Third Circuit Reverses Newspaper-Broadcast Cross Ownership
A federal court today prohibited common ownership of newspapers and TV or radio stations in the same market. The U.S. Court of Appeals for the Third Circuit struck down a 2008 ruling by the Federal Communications Commission that allowed cross-ownership in certain cases.
“We have little choice but to conclude that the FCC did not... fulfill its obligation to make its views known to the public in a concrete and focused form so as to make criticism or formulation of alternatives possible,” the court said.
The court also upheld other ownership limits imposed by the FCC in 2008, including those applying to local TV and radio stations and networks.
Newspaper-broadcast cross-ownership was banned since 1975 when the FCC relaxed it three years ago, granting permanent waivers in five markets; for Gannett in Phoenix, Ariz.; and for Media General in Myrtle Beach, S.C., Columbus, Ga., Panama City, Fla., and Tri-Cities Tenn./Va. Other companies with newspaper-TV combos include Tribune’s in Los Angeles, New York, Chicago, Miami and Hartford, Conn.; and News Corp.’s in New York, among others.
The “deregulatory petitioners” fighting the rule also included Belo, Bonneville, CBS, Clear Channel, Cox, Morris Communications, Sinclair, The Scranton Times, Raycom, the National Association of Broadcasters and the Newspaper Association of America. The NAB issued a carefully worded statement following the court’s decision:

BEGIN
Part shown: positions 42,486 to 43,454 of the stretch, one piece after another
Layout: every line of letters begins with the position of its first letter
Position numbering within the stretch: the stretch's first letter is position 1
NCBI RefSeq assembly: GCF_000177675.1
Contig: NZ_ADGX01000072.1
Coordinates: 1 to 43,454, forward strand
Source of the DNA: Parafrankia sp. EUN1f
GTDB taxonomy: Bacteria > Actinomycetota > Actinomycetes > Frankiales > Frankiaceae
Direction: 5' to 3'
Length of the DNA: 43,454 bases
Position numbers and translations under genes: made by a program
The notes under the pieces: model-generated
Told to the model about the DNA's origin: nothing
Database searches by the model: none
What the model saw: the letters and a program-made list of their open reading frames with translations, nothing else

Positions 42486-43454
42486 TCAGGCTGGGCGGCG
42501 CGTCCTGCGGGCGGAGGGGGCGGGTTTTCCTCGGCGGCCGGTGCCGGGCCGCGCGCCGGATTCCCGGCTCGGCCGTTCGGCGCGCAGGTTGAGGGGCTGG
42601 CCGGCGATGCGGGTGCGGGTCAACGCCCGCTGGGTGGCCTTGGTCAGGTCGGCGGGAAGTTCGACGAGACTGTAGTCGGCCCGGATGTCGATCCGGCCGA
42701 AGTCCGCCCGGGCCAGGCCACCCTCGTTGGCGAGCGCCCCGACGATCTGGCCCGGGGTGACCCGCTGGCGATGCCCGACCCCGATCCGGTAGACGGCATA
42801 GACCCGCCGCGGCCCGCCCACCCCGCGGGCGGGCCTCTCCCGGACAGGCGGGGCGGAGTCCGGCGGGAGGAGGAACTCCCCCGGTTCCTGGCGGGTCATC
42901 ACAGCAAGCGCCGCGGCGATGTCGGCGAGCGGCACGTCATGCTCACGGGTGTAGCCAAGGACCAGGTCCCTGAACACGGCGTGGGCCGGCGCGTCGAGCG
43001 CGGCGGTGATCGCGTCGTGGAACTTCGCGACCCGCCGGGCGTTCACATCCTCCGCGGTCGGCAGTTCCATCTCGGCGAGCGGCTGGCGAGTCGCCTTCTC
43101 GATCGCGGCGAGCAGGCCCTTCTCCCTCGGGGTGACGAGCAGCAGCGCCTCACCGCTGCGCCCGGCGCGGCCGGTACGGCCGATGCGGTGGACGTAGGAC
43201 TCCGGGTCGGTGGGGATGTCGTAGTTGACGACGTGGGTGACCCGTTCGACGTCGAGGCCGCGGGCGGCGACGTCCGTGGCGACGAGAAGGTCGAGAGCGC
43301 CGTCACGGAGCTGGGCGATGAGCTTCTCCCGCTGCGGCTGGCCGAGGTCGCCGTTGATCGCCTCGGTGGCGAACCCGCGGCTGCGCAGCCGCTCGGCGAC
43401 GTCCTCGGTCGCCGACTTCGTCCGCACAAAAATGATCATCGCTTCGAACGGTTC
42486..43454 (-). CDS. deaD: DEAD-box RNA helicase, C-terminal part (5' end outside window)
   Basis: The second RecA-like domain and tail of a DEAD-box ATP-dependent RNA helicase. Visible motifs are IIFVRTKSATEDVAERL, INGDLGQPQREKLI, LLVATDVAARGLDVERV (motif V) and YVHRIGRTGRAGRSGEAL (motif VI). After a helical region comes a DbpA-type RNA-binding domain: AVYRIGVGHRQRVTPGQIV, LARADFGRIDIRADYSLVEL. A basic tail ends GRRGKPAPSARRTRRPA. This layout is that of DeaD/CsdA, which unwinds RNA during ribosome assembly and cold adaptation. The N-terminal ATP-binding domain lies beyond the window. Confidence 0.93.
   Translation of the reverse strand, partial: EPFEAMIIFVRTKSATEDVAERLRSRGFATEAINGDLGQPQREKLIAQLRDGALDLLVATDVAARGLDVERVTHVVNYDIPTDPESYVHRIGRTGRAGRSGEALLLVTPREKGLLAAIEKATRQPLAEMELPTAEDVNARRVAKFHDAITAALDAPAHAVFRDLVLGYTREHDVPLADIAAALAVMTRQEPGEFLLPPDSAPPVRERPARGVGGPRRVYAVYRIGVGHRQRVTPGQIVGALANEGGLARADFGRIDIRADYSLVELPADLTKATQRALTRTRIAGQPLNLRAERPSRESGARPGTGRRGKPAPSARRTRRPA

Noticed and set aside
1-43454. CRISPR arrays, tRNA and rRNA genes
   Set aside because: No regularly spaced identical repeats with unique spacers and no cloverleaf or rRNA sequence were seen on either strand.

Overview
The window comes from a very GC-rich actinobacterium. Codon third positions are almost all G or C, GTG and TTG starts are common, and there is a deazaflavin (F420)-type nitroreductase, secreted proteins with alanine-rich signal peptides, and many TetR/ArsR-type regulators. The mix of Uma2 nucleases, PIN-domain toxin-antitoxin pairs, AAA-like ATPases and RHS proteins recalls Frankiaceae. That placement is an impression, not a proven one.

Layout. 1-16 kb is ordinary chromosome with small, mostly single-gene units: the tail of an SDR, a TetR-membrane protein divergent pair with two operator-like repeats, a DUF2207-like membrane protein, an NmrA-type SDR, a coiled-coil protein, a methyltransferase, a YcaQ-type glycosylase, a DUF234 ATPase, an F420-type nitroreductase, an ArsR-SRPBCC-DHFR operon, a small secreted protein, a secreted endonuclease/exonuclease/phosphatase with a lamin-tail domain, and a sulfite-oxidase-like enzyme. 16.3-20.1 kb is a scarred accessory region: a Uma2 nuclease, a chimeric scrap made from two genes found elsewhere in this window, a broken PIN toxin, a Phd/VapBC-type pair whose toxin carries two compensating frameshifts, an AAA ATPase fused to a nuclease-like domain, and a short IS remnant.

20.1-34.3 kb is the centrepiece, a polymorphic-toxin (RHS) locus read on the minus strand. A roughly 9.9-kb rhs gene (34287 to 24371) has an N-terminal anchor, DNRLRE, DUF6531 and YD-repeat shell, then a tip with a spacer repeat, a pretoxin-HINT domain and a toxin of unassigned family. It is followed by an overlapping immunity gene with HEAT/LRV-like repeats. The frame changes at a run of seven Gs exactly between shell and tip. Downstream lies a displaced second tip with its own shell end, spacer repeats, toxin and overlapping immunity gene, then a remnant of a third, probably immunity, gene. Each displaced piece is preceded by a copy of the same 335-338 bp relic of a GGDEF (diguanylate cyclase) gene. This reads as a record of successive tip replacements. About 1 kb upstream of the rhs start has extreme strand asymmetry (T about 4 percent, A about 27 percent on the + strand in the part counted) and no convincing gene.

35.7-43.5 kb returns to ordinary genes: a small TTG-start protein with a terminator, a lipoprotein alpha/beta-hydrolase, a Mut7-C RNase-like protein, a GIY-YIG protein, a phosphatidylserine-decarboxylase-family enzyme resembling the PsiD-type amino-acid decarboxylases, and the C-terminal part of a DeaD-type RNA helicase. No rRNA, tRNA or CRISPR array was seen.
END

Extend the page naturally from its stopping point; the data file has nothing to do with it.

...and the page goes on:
“There have been sweeping changes in the media landscape since most of the broadcast ownership rules were adopted decades ago. NAB believes that modest reform of rules to allow free and local broadcasters to compete successfully in a universe of national pay TV and radio platforms is warranted.”
The FCC is currently reviewing media ownership rules in its regular quadrennial proceeding. The commission recently released five studies it will use in its next determination of the rules, which are typically fraught with legal challenges. (See “FCC Media Ownership Studies Access Civic Engagement and Localism.”
The rules upheld by the court and under review now include a one limiting common ownership of TV stations in a single market to two, as long as Grade B contours don’t overlap and one is not rated among the top four. The market must also have at least eight independently owned stations. The local radio rule allows common ownership of eight stations if certain standards are met. The TV-radio cross-ownership rule allows common ownership of up to two TV and six radio stations in a market with at least 20 other independently owned broadcast outlets. A dual-network rule allows ownership of more than one broadcast network, excluding the Big Four.
The newspaper/broadcast rule prohibited common ownership of a full-service TV or radio station and a daily newspaper if the station’s Grade A contour completely encompasses the newspaper’s city of publication. The 2008 rewrite allowed waivers in cases where the public interest was served by cross-ownership. Today’s ruling remands those waivers.
~ Deborah D. McAdams, Television Broadcast